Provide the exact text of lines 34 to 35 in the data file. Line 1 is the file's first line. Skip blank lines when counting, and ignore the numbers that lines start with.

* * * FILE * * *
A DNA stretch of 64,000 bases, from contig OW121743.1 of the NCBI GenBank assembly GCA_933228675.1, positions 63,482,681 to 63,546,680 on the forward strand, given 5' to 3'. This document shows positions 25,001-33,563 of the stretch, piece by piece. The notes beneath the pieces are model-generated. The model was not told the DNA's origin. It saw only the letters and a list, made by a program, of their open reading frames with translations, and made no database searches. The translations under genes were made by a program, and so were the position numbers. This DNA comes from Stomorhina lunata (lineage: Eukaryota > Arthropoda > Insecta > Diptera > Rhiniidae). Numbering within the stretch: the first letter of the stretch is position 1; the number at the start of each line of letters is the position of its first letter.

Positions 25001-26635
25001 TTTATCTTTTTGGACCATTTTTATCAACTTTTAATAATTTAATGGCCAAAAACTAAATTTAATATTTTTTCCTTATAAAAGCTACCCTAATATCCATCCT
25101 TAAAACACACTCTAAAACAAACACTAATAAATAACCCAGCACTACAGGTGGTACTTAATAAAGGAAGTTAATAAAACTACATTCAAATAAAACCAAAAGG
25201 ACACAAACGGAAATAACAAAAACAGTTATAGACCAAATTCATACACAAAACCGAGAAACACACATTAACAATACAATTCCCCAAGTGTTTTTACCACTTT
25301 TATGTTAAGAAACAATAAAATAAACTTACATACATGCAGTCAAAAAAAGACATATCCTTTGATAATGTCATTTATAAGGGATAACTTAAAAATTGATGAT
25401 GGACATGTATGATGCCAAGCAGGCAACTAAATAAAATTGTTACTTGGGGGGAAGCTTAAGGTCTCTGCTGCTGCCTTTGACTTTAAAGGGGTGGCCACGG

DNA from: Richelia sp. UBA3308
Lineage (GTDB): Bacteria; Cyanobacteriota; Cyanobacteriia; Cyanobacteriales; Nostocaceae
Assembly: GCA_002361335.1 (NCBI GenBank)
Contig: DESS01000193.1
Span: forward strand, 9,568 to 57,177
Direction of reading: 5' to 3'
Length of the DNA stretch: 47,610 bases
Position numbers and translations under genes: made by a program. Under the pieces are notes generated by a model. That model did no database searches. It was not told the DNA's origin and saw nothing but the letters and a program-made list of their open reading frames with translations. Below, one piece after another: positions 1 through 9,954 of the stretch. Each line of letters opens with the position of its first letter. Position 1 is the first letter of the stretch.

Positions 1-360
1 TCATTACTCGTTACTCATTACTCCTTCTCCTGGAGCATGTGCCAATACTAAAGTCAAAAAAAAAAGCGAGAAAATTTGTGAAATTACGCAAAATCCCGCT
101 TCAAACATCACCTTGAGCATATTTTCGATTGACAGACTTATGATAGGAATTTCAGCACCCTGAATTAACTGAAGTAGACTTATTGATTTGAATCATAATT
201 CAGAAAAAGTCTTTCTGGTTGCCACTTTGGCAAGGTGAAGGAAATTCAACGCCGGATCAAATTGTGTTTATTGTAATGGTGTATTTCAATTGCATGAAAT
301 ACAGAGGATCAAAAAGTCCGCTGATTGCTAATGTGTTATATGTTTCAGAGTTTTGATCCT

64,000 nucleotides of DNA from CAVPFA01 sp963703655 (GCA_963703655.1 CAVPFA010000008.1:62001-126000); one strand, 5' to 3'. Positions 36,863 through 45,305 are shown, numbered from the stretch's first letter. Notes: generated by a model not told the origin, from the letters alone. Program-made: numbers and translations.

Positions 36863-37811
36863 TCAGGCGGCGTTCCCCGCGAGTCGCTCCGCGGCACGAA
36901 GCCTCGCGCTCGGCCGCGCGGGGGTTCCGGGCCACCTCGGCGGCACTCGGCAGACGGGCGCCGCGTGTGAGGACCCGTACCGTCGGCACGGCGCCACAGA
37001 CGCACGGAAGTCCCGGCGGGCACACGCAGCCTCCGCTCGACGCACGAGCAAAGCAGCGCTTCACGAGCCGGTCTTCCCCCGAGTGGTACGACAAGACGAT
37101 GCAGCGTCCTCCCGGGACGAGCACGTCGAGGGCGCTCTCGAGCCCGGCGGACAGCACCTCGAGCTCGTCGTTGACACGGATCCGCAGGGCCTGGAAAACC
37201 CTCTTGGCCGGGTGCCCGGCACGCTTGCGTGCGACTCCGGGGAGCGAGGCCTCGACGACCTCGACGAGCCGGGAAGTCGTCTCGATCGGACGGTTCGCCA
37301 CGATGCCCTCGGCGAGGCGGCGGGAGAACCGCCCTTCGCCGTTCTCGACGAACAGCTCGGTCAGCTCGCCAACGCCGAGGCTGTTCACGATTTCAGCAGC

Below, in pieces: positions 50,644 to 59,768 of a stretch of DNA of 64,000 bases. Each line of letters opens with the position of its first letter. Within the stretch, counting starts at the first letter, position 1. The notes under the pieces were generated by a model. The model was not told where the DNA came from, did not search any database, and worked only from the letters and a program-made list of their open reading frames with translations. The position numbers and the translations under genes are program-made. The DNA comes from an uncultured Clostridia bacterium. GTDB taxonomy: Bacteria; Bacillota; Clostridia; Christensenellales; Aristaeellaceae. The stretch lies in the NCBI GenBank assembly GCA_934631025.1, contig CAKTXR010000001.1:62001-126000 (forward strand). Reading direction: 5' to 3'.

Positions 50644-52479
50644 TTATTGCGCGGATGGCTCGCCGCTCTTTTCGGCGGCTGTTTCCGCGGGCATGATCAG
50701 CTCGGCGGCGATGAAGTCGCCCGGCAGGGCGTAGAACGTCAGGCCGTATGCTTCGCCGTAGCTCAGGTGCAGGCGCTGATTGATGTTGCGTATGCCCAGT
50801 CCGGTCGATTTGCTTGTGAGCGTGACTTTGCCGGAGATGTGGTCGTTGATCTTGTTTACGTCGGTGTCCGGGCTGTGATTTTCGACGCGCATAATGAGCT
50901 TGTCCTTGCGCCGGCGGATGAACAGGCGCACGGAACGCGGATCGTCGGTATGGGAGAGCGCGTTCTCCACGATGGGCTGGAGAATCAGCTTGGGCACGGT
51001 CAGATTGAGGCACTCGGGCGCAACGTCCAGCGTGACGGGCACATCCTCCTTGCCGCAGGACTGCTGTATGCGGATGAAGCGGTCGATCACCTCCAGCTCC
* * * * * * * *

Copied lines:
50901 TGTCCTTGCGCCGGCGGATGAACAGGCGCACGGAACGCGGATCGTCGGTATGGGAGAGCGCGTTCTCCACGATGGGCTGGAGAATCAGCTTGGGCACGGT
51001 CAGATTGAGGCACTCGGGCGCAACGTCCAGCGTGACGGGCACATCCTCCTTGCCGCAGGACTGCTGTATGCGGATGAAGCGGTCGATCACCTCCAGCTCC